The action was based at the Golden Gate Bank for the most part, out 20 to 40 miles, as well as the 240, 210, and 110 spots. Weather conditions saw little wind early in the week but midweek the winds picked up until the weekend. The water temp averaged 71 degrees.

SaidPisces Sportfishing Fleet’s Rebecca Ehrenberg, “This week we experienced some weather here in Cabo. Wind picked up midweek and a bit of a south swell showed up towards the weekend. But even with these conditions, Pisces boats impressed with 89 percent of boats catching fish. They went the distance to find anglers the fish they were looking for and tried keeping out of the wind which was stronger in certain areas of the Pacific side.”

Tuna was the top catch this week, with those looking for marlin still finding numerous fish as well, the most impressive catch by the Valerie.

“Anglers Patrick Johnson and Diane Lapp caught a very rare golden grouper, actually a leopard grouper (or cabrilla grouper), but in its ‘golden phase,’” said Ehrenberg. “This is believed to occur because of a mutation in the fish’s genes and only occurs in about 1 or 2 percent of this species of fish, making it truly a once in a lifetime catch for the pair.”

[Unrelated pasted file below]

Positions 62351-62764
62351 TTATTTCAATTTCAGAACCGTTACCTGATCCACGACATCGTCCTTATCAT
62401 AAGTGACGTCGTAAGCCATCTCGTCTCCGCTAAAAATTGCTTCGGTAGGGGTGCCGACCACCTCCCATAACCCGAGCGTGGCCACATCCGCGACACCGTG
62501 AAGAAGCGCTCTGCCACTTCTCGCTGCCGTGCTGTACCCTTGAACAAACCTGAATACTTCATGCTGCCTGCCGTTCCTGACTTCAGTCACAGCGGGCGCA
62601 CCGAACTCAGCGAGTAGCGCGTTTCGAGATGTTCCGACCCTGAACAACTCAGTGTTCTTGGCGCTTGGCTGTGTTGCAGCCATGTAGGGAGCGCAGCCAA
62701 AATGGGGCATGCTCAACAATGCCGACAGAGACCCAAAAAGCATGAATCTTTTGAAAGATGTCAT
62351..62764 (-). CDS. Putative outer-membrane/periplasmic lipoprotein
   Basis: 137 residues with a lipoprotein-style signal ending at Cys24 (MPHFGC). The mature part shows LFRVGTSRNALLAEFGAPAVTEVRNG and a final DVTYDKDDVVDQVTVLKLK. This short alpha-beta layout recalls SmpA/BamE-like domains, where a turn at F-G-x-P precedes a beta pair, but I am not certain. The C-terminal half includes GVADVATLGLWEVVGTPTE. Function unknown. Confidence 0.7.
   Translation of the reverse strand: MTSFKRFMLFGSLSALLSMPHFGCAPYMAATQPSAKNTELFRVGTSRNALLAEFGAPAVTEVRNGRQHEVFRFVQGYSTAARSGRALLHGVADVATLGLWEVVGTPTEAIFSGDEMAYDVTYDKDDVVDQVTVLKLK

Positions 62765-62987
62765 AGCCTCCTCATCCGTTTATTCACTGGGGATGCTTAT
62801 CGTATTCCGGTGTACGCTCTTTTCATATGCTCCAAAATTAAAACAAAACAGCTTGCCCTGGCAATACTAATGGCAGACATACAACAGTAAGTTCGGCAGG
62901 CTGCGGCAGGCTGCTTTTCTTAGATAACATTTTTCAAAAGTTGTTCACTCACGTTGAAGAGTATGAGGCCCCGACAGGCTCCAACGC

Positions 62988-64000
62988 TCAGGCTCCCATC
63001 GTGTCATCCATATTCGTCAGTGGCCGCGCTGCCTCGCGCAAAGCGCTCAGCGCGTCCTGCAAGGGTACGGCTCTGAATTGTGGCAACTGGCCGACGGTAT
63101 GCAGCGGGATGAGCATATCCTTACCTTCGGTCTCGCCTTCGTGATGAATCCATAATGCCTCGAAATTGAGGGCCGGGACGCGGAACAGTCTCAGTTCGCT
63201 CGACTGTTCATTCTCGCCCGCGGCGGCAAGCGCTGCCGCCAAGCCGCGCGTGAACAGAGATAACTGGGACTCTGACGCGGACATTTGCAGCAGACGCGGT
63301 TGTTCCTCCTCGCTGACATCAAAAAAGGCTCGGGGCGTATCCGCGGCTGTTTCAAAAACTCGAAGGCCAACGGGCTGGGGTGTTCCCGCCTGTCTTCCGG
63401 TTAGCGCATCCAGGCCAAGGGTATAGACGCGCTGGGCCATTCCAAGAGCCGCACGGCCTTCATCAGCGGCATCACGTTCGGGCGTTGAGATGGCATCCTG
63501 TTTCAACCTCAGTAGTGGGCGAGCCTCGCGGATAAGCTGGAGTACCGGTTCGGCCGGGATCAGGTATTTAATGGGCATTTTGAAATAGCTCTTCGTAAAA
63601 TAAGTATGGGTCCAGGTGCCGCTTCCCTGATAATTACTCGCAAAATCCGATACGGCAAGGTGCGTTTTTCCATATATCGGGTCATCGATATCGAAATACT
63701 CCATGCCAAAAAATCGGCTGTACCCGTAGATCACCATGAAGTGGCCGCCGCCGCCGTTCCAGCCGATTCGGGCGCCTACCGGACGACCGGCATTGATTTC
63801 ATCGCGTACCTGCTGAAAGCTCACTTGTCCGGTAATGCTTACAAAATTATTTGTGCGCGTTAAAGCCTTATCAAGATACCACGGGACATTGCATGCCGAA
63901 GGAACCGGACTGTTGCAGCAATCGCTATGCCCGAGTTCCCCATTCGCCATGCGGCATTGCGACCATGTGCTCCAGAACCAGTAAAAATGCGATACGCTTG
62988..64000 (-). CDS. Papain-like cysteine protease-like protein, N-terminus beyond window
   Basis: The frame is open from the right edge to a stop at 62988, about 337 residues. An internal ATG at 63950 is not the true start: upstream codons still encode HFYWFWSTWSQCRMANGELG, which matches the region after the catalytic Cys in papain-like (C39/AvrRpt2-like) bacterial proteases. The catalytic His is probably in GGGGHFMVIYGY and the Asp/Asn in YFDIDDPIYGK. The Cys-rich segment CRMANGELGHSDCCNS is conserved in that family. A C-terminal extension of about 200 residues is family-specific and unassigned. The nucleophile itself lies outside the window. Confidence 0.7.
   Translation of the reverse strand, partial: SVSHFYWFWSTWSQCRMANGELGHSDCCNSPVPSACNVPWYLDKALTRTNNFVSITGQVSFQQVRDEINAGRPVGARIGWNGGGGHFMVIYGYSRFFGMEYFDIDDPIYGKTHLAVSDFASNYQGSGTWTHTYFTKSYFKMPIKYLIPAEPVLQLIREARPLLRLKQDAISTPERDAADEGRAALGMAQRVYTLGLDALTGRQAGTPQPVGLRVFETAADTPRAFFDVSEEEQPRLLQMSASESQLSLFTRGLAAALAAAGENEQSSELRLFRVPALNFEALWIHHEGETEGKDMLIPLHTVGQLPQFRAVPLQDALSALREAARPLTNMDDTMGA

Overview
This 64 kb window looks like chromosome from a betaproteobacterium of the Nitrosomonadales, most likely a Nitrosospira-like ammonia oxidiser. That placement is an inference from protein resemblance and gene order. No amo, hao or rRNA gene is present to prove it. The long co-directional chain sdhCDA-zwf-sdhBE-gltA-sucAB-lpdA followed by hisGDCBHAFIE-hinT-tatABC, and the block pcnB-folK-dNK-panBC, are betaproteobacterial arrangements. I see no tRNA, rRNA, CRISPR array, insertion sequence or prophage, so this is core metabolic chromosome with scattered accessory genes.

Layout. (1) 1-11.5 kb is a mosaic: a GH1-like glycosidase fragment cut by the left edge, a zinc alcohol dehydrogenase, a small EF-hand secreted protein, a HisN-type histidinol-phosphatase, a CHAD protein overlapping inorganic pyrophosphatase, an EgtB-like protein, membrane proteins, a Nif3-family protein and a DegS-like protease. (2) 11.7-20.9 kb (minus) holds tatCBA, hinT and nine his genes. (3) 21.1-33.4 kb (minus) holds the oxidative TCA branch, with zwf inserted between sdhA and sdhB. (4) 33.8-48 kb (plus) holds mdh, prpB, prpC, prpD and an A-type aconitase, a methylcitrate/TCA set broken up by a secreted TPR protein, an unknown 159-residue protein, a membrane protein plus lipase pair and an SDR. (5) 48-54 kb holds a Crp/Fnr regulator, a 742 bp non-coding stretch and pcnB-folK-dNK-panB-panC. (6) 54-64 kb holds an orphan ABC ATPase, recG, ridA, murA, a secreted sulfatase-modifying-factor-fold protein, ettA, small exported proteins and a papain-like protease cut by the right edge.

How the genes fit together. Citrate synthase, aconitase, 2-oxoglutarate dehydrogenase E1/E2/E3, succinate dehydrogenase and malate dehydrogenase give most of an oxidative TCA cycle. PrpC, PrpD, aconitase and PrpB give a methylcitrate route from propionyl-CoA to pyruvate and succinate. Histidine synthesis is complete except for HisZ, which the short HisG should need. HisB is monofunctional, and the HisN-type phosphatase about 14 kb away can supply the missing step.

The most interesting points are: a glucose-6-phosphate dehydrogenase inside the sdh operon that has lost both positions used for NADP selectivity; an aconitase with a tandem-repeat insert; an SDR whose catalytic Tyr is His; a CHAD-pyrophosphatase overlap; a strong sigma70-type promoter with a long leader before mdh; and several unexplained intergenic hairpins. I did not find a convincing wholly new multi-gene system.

The fish weighed about 25 pounds and was caught out at La Palmita area on the Pacific side by chumming. The group also landed 10 nice sierra mackerel, between 6 and 7 pounds each, 1 grouper, 2 red snapper and 3 triggerfish.”

“Anglers that braved the weather were rewarded this week, such as David Ross, and David, Rose and Sunny Hong who caught and released a striped marlin each on the Tiburon, totaling 4, out at Golden Gate. The fish hit on mackerel bait, and weighed about 80, 100 and 120 pounds each.”

Captain Nicolas and mate Pablo of the Pisces 28-foot Adriana and sole angler Tom Wallace did very well to catch and release 3 striped marlin of about 130 pounds each out at Golden Gate on mackerel bait.

The Ruthless also did well this week, with 3 striped marlin caught and released by anglers Cameron and Connor Buckingham from Yorba Linda out at Golden Gate Bank on mackerel. The fish weighed between 130 and 160 pounds each. Later on in the week the Ruthless caught and released 2 striped marlin of about 110 pounds each for anglers from New Mexico. These anglers also caught 3 sierra mackerel on hoochie lures closer to the shore at Golden, as well as an estimated 20-pound roosterfish they released.